Alice would have dug the Web, we're sure
The Screen Actors Guild has added one more gripe to its list of beefs with the major Hollywood studios.
Having picked apart the studios' proposals on home video pay, force majeure claims, Web clips and jurisdiction for online programs, SAG is now highlighting concerns about payments for old TV series streamed on the Web.
The union has extended a "special invitation" to guild members who worked on shows such as "Maverick," "Bewitched" and "The Brady Bunch" -- that is, those who are still alive -- to attend a meeting Tuesday night at the guild's headquarters in the Mid-Wilshire district. The agenda: to discuss a studio proposal that would pay no residuals for streaming most television programs that were made before 1974.
That's the year studios agreed to pay residuals for future TV shows in perpetuity, replacing a system by which residual payments were capped based on the number of times a show was rerun and when it was created.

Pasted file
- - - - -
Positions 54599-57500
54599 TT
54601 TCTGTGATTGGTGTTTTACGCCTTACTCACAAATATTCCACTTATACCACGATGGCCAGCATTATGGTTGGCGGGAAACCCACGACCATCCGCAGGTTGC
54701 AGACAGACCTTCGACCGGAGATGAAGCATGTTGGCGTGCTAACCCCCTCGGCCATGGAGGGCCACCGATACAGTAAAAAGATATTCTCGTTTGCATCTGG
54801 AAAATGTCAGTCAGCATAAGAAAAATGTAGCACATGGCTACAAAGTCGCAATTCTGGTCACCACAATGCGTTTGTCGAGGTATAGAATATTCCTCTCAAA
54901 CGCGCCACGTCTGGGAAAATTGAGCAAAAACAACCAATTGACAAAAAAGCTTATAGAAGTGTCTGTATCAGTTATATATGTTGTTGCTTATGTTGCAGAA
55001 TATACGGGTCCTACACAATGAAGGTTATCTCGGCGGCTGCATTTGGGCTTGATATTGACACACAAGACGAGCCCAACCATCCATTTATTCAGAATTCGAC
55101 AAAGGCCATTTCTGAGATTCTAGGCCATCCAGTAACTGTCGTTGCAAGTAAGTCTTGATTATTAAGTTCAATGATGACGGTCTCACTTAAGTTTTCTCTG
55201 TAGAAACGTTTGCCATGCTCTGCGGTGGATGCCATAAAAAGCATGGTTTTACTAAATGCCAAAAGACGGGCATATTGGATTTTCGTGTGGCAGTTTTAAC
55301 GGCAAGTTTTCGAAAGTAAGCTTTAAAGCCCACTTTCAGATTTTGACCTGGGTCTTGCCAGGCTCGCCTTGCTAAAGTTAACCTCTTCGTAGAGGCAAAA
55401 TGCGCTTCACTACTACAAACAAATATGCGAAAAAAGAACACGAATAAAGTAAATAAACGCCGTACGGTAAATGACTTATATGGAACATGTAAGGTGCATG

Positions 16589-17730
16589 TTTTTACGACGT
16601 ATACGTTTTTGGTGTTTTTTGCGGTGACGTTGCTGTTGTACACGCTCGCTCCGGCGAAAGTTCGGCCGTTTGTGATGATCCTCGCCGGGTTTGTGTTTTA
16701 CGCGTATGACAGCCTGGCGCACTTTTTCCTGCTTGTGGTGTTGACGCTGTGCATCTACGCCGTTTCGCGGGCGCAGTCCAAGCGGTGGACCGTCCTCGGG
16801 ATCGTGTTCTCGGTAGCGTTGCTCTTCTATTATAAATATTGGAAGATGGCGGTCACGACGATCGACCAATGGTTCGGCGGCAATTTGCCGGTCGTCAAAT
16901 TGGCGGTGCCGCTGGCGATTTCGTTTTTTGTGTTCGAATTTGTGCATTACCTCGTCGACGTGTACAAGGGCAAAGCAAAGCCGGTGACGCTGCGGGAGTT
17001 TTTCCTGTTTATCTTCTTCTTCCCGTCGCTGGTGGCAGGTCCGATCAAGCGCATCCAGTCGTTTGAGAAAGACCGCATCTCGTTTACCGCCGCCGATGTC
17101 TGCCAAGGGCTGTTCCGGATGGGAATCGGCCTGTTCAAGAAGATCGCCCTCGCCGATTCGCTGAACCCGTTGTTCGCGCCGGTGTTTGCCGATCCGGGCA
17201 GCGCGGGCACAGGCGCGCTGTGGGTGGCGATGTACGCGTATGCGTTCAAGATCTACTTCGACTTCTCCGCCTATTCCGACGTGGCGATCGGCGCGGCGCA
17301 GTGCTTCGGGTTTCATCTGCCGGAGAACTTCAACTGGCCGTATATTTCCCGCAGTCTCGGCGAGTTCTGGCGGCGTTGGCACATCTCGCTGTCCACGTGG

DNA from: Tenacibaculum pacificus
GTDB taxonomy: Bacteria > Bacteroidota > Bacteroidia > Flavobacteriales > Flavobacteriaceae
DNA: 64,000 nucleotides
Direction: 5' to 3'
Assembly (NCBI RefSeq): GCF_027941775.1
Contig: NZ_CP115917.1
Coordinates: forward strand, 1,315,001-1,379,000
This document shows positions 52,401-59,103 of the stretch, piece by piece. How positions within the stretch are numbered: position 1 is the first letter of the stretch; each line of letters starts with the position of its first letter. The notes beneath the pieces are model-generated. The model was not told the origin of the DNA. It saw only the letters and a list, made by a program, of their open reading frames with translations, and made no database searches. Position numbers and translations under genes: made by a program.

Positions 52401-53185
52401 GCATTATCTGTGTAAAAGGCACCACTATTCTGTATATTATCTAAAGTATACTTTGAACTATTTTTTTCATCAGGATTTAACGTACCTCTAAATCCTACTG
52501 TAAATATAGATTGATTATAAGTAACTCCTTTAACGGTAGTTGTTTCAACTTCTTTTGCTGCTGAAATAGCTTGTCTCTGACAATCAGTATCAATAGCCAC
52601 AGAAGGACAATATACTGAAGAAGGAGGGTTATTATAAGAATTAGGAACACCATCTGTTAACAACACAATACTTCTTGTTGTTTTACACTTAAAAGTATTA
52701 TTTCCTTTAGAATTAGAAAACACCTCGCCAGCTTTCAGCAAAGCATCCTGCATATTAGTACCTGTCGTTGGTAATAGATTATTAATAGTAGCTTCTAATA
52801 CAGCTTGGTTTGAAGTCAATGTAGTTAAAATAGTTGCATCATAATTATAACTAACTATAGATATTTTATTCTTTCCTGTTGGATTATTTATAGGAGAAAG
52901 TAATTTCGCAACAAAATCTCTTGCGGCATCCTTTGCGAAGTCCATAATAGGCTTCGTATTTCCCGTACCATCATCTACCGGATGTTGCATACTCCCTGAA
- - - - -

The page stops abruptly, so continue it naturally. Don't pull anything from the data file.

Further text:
The studios contend that they've already settled the question of residual payments for pre-1974 shows and shouldn't have to take on additional obligations. But SAG maintains that actors are entitled to share in any revenue if some of the old chestnuts find new life on the Web.
That's just one among many issues that will no doubt surface Thursday when a federal mediator convenes a meeting -- the first in four months -- between SAG and the Alliance of Motion Picture and Television Producers. And it's one more sign of just how far apart the sides are in their contract negotiations.
-- Richard Verrier